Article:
Church of Santa Maria di Plestia, Serravalle del Chienti. Click for credits

Second excerpt from the memoirs of Carlo Calcagni, a true Roman born almost one and a half century ago. Read the original version in Italian.

My family was then very big: 6 beefy children who needed so many things to grow up – food, clothes, shoes, manners and education. But, if as far as birth, parentage and social condition, my father was certainly above the average, high above it, as for financial resources he was really deprived of everything except the bare – almost too bare – minimum necessary for life. Why? How? I don’t know well because they never told me, my father always tried to pass over the subject.

A Noble Guard of the VaticanIn ancient days the family had lands in Velletri, where in the proximity to that town a hill exists that bears yet the name of Colle Calcagni and a palace in Rome near piazza Nicosia, the respectable and beautiful block which is now the Cardelli palace. My grandfather, count Filippo Calcagni, engineer, had been Noble Guard of His Holiness [see a noble guard on the left.] One day he resigned from the Corps and undertook the free career becoming among the rest engineer of the SS Palaces. When Gregory XVI [Pope from 1831 to 1846, MoR] went on a trip about the provinces of his State, the Palace engineer was entrusted to inspect the roads that the Pope would have to cover.

On the long slope which from Serravalle del Chienti goes downward to Tolentino my grandfather had a deadly coach accident. The horse took to flight down the hill. Two were on the coach, one kept himself glued to the carriage, paralysed by fright; my grandfather instead trying to save himself jumped out to the ground, hit his head and remained senseless. He didn’t die immediately. A few days later, a week perhaps, he passed away in the arms of his wife, who had raced to his bedside, without regaining consciousness.

He is buried in the church of Serravalle; a big gravestone on the middle of the left-side wall calls to mind the sad event with emphatic style. My grandmother, countess Carlotta Negroni, was just 23-year-old at that time, and she had my 3 year-old dad only and was pregnant of my aunt Maria.

My father therefore did not receive any education from his father and lived between his mother, inconsolable widow, and his sister Maria whom he greatly adored, a well explainable idolatry. As for material means, none, or very little, received from the rich relation, very little indeed I believe, while certain and definite was the very miserable condition of the poor relation, uncomfortable and painful.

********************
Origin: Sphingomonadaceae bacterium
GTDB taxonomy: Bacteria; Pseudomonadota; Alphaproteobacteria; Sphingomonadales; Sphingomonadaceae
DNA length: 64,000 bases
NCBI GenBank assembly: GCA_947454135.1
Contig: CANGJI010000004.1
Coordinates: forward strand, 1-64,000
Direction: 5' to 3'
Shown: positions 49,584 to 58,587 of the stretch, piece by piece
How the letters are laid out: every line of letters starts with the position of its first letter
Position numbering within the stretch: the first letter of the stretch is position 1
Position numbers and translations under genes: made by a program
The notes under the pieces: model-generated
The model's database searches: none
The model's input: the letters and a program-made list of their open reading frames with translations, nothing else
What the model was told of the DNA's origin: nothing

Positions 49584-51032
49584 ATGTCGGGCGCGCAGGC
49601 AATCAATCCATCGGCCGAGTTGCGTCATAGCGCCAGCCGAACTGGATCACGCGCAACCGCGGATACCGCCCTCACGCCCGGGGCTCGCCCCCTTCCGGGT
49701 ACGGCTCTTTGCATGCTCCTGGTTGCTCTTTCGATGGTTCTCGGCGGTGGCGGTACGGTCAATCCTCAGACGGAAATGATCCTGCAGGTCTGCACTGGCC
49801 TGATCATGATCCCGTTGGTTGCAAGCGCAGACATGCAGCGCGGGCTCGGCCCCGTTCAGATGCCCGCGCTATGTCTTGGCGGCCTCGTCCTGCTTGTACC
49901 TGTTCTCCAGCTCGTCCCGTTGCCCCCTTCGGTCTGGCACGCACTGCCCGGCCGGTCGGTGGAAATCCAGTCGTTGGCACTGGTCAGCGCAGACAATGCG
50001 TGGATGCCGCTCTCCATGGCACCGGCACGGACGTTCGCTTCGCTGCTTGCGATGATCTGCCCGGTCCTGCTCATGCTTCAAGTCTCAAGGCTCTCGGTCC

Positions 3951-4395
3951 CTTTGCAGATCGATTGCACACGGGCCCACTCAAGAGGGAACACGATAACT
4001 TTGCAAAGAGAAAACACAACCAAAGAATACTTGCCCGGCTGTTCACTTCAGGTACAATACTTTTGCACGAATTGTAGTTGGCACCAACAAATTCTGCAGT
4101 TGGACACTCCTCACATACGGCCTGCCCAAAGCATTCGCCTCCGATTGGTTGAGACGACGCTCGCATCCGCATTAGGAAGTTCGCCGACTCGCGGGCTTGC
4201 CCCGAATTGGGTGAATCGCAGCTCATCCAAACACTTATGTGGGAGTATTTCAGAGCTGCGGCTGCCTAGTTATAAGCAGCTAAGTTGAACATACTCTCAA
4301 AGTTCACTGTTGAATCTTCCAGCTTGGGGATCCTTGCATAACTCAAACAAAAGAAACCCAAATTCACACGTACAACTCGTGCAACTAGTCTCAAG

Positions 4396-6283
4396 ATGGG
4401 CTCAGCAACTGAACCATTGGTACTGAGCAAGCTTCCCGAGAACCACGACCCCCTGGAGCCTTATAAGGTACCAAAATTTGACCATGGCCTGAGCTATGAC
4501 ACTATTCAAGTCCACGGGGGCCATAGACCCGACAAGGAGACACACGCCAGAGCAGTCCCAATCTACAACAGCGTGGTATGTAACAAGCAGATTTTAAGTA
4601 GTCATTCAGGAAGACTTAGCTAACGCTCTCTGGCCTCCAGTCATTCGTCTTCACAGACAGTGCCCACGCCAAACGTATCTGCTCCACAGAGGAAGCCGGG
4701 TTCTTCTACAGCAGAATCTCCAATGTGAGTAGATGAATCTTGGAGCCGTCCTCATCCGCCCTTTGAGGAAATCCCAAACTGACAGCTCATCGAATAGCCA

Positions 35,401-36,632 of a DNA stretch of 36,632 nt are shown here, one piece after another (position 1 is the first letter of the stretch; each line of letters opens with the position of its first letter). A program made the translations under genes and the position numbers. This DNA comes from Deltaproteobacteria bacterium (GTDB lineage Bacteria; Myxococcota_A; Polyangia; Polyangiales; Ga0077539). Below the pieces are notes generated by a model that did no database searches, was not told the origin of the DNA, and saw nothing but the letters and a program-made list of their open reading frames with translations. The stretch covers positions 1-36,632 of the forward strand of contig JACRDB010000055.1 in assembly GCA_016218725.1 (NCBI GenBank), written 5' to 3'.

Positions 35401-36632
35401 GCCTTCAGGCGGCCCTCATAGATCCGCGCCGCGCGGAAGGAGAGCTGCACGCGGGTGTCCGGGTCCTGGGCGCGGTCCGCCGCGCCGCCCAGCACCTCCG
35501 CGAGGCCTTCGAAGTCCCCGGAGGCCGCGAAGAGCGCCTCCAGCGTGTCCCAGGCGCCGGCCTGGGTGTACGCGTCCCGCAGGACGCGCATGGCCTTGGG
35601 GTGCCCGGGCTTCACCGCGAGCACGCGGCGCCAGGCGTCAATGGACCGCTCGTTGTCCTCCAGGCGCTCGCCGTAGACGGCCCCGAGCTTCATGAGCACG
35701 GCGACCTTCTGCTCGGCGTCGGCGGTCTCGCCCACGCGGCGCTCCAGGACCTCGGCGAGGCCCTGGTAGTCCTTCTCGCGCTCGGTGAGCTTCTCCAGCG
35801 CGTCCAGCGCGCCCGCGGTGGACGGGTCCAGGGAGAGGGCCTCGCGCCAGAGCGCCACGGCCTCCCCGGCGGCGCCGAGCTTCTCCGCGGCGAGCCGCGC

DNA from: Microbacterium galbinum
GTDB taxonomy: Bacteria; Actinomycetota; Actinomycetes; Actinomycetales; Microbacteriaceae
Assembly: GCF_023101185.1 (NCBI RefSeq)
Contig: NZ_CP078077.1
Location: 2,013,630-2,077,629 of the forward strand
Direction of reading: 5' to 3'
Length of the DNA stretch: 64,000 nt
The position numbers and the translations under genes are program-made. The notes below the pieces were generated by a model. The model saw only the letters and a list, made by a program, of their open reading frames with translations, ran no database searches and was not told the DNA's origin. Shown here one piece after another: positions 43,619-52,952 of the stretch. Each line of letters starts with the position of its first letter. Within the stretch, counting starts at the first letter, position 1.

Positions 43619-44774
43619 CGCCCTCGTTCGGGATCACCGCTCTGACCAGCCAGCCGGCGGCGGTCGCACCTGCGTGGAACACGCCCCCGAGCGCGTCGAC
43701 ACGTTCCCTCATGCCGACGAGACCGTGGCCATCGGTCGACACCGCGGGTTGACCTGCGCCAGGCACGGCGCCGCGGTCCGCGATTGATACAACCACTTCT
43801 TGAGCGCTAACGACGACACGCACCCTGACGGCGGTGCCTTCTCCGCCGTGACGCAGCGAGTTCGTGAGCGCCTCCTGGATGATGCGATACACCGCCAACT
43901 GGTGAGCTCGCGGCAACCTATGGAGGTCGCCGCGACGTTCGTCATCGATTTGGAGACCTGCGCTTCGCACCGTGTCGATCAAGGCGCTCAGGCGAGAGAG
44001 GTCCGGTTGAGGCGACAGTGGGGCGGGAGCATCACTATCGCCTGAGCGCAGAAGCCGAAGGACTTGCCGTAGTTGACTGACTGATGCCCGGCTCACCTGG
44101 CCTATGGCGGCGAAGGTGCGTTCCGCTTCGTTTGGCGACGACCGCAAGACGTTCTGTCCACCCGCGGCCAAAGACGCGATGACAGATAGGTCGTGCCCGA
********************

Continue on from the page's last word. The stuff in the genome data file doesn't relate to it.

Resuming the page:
Naturally – it is well understandable – all care and moral and material help from the rich relation were provided to the benefit of the female, aunt Maria, very young and very beautiful, while the male, Nino, my father, had to do things himself.

And in fact he did: as soon as he was 19, not having completed his studies at the celebrated Collegio Romano – studies of grammar, rethoric, philosophy and humanities – he applied for joining the Noble Guard Corps of His Holiness. His application was accetped.

[Next time: Calcagni’s Memoirs. Perplexities About the Family Inheritance (3)]

The emblem of the Trastevere rione

Original version in Italian

15 thoughts on “Calcagni. Suddend Death of Granfather. His father is Left to Himself (2)

  1. Your mother had nice relations and most interesting. Will we know more about count Calcagni. To a North American those stories about impoverished nobility have a little unreal flavor that is most romantic and always appealing especially when true stories.


    1. That’s my mother’s mother generation and milieu. Very far away from me as well. They lived in Trastevere, the slums of the city. Division in classes was much felt in XIX century Europe, one reason why we had communism or migration to the New World. This Calcagni was though a great Roman character and his memoirs a gold mine of information about the city life of that time.


  2. @man of roma

    it is really good! And I think you are passionate about these translations and posts as I can see few typos here…
    Which is very uncommon in ur posts


    1. There can be typos and bad English. I’m no mother tongue plus translation is so difficult. I think (hope) here content is what counts, a testimony on Rome the way it was more than a century ago.


  3. Ciao Ho ricevuto il link al tuo blog da mia cugina Manuela, so che avresti piacere di conoscerci, ma ti ho cercato infruttuosamente su Facebook. ho salvato il link del tuo blog. ma non capisco cme mai non sia possibile inserire commenti nella versione italiana nè se ci sia un link per contattarti.
    Attendo tue notizie Ciao Maura


    1. Carissima Maura, non puoi capire il piacere sentire un’altra Calcagni!

      Infatti mi chiedevo dove foste finiti – lo dissi a Manuela al suo primo commento – , visto che Carlo Calcagni non aveva avuto figli, ma Gigi Calcagni invece parecchi (e anche maschi apprendo da Manuela).

      Sono su Facebook come ManofRoma ma lo uso poco.

      Non so che dire, in genere su tutte le parti in Italiano del blog i commenti si sono sempre potuti mettere. Spero non sia una modifica del provider WordPress.

      La e-mail per contattarmi è sulla colonna di destra, e comunque è:

      Spero vivamente che ci sentiremo presto. Sono molto contento!



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